Interested in hearing about how some of you close out inspection. Do you go over every item with client? Do you tell client you’ll have report the next day? As for me I like to make sure client understands all my findings and recommendations etc.
Clients are with me 95% of the time for the full inspection, and receive an education they never imagined, such that my clients have loads of information to work with while waiting for my report. At that point, the report is more a formality than anything.
I usually say this…“Th-th-th-that’s all folks!”
I walk them through the photos on a tablet. This covers all the big stuff and helps when the see the photos later in the report, because they have heard bout the issue and seen the photos previously. It also enables them to virtually walk the roof, attic, crawlspaces, etc. and see close-up (20 MP) details of what’s noteworthy there. I helps me because I don’t have to memorize all of the discussion worthy items to review.
We run through all the items. I use a surface pro and can show then basically completed report with pictures. If they want to go look at any of the items or if there are issues I think they should actually see, we go and show them. This method gives them a change to see issues and ask questions.
I walk them through the home. Most of my clients are not with me through the inspection so a walk and talk is the way I like to do it. I keep my camera handy with all the photos in it. When we get to the attic hatch I pull it out so they can see it. When we discuss the exterior I use pictures to show any issues I may have found. Takes about 1/2 - 3/4 hr to do it but they are happy and clearly understand the issues. I also give them pen and paper to write anything down. I keep a tape measure with me as well in case they want a room size or window size.
Conversations are always considered hearsay. He said/she said. FWIW, that full education and loads of information is probably going in one ear and out the other. That education they never imagined should be clearly contained and well-documented into your written report, so they can take it all in at their own pace, away from the “pressures and hurriedness” at an often time-restricted inspection.
A quick walk-through of major components (heating, foundation, electrical, attic, etc.) and bigger defects/issues is sufficient, at the end of the inspection.
I think you have it backwards. Conversations at the inspection are a formality, not the written documentation.
(I’ll keep this short)… you have NO friggin’ clue what you’re talking about. Perhaps that’s the experience YOU have with YOUR clients, but it is in no way even close to mine!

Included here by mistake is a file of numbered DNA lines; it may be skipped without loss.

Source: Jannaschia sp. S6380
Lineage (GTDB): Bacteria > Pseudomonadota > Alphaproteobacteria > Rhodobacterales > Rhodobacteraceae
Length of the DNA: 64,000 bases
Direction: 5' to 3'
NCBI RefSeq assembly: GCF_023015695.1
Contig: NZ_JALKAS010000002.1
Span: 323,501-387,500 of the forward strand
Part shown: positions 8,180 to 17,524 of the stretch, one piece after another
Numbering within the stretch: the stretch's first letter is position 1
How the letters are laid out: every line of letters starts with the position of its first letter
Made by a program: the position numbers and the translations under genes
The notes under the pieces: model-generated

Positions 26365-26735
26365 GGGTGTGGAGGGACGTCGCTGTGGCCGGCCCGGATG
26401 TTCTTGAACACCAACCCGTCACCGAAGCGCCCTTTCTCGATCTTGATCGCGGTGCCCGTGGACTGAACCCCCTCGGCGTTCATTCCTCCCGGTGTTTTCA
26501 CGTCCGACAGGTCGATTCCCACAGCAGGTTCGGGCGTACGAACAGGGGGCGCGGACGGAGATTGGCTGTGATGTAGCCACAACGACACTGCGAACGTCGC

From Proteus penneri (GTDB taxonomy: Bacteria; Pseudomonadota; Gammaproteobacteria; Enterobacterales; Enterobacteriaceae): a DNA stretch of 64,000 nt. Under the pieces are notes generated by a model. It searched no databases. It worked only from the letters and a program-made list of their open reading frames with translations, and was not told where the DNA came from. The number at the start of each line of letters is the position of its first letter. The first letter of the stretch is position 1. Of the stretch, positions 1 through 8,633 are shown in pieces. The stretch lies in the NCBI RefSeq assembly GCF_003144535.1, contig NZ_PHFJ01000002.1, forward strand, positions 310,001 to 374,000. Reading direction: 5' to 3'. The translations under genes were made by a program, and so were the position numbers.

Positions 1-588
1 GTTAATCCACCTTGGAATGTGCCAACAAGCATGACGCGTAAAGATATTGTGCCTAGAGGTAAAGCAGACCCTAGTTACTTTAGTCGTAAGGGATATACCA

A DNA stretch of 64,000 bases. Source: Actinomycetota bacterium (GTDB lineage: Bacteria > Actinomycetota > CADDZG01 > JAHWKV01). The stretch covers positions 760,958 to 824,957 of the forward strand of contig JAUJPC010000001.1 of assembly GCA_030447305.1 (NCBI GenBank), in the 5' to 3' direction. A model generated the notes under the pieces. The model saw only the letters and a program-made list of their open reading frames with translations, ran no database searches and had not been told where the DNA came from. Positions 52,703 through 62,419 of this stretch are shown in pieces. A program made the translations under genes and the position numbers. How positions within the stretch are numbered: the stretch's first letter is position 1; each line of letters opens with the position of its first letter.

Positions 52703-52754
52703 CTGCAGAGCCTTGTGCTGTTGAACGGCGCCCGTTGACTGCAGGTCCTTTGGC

I truly feel sorry for any clients you may have.
LOL! I read the post before and thought: “Gee, I wonder how Jeffrey’s going to respond to this…”
Are you disappointed?
His last sentance where he contradicts himself was the icing on the (stale) cake! :lol:
If the client is in attendance I always have a chat with them about what I found. If the client is absent or an out-of-towner (which are most of my clients) I give them a courtesy call to discuss my findings and tell them to follow up with any questions after reviewing the report. I take a lot of pictures so the second conversation doesn’t happen that often.
I am lucky if anybody attends the inspection here. Probably only about 25% of the buyers attend. I will walk with them at the end and point stuff out if they are there.
Do you ever invite them to attend (not the same as asking if they will be attending)?
I always try to get them to come. I like my job and enjoying going over the findings with the people that do attend. It also gives me an opportunity to show them in person where the shut-offs are and to give them maintenance pointers. It seems like a lot of people here are not educated on the importance of keeping their homes maintained. I put my foot through a deck the other day that could of easily have been avoided if the homeowner was proactive about maintenance issues. I am going to start being more proactive in trying to get them to come.
Nice. I have found that the benefits far outweight the negatives when they attend, especially if for the entire inspection, not just the last 30 minutes.
I review the Summary with the Client, then we go over the entire report on my laptop. After that we walk the property and discuss the summary items and any concerns they may have.
Then I get paid.
I always give a summary at the end of the inspection, ask them if they have any questions and tell them I’ll have the report to them later that day.
It’s a good time to wrap things up as it can be a lot for a new home buyer to take in. Unless they’ve been through this before they’ve definitely learned a lot about their new home when we’re done.
And usually the agent is paying attention so they have a heads up on what they’ll be putting in the addendum for repair requests.
I try my very best to get them to come to the inspection. In most cases they do. So as I do the inspection I will point out things I find to them. By that time they would have an idea what the issues are, but I still re-iterate the major issues at the end.
There should always be another person with you on every inspection. The buyers’ agent, or the buyer themselves. For your own personal liability reasons, which are many.
I try to tell people at the beginning of the inspection how the inspection and how the wrap up will take place, and fwiw I tell folks I’ll cover any significant items on site and answer most any (relevant ) question they have as now is the time while everyone is on site.